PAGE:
According to Abderhamane Niang, a Malian expert on electoral matters, elections are an “act of sovereignty”, which is why he firmly believes that “funding elections must come from the countries concerned”. Thus, the very moment a nation accepts external funding of its internal affairs, its autonomy or sovereignty is automatically compromised.
Burundi/DR Congo stand out
Though it has become a common place in recent times for African countries to solicit external financing in organizing elections, countries like the DRC and Burundi stood out among other African states that went to the polls the past years by fully funding its own elections. This is a rare phenomenon in Africa, particularly in French-speaking Africa. In 2015 Burundian President Pierre Nkuzunziza solicited financial help from Burundian patriots to organize the 2015 elections, after the European Union and other external donors including Belgium, withheld their financial supports for the elections. The EU suspended a whooping sum of over two million US dollars ($2M) equivalent to 1. 3 million pound (£1.3m). France equally prohibited its security engagement with the east African nation. They however argued that they wanted the government of President Nkurunziza to create a conducive and serene atmosphere for free and credible elections. Another worrisome situation is the fact that some countries are often caught up in their own web, that is to say certain countries often accept external funding out of their own willpower, even if they are capable of organizing. This is because of the engagement some countries take with other external partners (names withheld for obvious reasons), that leaves them with no other option than to accept the conditional or ‘’ill-intentioned’’ aid. Being under the dictates of an external and more influential power can sometimes be detrimental to those at the receiving end.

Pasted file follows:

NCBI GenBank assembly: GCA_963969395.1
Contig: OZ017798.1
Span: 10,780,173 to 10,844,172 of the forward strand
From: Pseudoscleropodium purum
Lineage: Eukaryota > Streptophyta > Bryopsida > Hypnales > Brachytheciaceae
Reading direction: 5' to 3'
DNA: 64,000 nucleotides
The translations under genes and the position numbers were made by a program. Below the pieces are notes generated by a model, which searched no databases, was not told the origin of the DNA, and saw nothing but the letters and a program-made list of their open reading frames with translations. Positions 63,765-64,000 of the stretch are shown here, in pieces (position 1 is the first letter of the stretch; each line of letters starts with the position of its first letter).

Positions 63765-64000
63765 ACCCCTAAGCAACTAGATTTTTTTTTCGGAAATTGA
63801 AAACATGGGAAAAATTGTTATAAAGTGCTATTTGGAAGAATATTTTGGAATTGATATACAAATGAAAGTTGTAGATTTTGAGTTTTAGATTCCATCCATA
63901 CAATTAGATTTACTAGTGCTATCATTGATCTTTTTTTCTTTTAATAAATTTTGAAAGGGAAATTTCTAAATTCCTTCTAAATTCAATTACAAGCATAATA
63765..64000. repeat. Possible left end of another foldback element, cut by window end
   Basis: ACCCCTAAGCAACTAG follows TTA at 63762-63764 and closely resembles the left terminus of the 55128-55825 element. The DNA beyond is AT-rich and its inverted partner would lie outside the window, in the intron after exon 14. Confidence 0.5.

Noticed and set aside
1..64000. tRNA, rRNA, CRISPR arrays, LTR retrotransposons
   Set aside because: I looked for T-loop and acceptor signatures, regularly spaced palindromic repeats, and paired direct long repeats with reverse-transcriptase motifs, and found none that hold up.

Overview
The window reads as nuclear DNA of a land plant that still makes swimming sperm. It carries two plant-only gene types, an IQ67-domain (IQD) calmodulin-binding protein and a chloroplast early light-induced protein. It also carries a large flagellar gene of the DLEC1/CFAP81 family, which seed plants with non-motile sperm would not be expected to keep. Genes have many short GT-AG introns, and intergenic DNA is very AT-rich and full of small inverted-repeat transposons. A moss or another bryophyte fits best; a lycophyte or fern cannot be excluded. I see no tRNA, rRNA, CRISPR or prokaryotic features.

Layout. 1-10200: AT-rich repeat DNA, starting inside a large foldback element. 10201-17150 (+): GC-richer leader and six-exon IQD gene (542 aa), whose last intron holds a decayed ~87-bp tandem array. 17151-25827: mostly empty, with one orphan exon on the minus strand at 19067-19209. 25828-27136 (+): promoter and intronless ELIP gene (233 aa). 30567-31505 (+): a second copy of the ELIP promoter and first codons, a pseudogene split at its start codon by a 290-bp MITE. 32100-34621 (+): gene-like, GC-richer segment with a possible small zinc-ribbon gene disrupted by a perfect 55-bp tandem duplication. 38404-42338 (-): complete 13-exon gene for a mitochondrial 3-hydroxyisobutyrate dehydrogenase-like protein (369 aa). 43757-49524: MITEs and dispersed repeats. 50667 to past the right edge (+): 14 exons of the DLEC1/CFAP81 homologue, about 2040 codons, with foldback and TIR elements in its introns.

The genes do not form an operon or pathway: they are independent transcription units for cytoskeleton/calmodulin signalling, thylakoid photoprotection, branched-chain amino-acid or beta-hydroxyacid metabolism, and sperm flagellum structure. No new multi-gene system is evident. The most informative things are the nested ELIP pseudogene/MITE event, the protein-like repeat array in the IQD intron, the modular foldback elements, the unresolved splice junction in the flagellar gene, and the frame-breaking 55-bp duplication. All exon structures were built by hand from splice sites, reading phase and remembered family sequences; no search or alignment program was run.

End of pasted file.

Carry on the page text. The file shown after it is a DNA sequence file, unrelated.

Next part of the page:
Sharing her opinion on this pertinent topic, Mbie Bengone Marylene Humanitarian/Peace and Security specialist under the AU said that many elections in Africa are financed by foreign donors (multinational corporations, foreign presidents, etc.). A very popular opinion on this topic tends to claim that elections financing undermines state sovereignty of the countries that benefit from this financing. Such a view implies both a recipient state’s policy autonomy is curtailed as well as the more fundamental claim that the politico-legal independence of the state is being challenged, Bengone underlines. Noting that Sovereignty is seen as “right” and “authority”, she therefore opines that it is ‘’the authority of a state to govern itself…’’; this is a clear indication that election is an act of sovereignty and its financing must come from the countries concerned. However, this theory is still far-fetched in Africa, as most nations have often sought external financing of their elections. Indeed, if a country X finances elections in a country Z, it will impose its terms of financing (conditional election financing).
According to the humanitarian, African states should reduce the costs of their elections or find a strategy to have a fund dedicated to the self-financing of their elections, so that they could be independent. It remains an undenying fact that elections financing in African states has deeply challenged the sovereignty of these states, which has remained a bone of contention in the contemporary Africa, because it has challenged the quest for political democracy.
Article from AFRIC Editorial